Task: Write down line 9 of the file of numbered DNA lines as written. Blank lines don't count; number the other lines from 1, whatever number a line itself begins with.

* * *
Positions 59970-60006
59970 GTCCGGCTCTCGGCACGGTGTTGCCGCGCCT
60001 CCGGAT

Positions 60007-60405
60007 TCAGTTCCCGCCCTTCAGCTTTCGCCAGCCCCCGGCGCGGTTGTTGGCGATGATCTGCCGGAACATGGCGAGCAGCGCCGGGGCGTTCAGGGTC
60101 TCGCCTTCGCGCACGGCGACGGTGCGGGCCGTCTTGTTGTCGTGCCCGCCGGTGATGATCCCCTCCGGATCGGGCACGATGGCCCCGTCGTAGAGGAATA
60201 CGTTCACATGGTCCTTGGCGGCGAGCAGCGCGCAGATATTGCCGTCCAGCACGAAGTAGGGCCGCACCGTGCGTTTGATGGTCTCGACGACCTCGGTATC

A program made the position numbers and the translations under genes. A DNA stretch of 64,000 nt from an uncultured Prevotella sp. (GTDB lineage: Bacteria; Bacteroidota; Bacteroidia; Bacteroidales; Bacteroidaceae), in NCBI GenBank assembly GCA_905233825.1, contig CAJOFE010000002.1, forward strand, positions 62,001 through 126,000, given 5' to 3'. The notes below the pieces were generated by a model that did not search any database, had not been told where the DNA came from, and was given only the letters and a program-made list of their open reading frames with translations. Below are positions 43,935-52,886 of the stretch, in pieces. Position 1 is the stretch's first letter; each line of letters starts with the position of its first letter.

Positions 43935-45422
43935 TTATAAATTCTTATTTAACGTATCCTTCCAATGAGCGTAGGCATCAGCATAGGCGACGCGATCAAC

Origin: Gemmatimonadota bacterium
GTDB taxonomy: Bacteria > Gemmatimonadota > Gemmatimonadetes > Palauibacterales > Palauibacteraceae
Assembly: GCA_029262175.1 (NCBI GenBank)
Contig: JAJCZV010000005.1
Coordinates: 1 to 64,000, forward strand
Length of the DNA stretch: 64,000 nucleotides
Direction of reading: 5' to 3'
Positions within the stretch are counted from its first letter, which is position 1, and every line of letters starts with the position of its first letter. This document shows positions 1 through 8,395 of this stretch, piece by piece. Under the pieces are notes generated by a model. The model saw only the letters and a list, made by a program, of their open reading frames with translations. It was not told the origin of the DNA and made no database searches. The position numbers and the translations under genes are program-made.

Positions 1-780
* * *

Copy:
Positions 43935-45422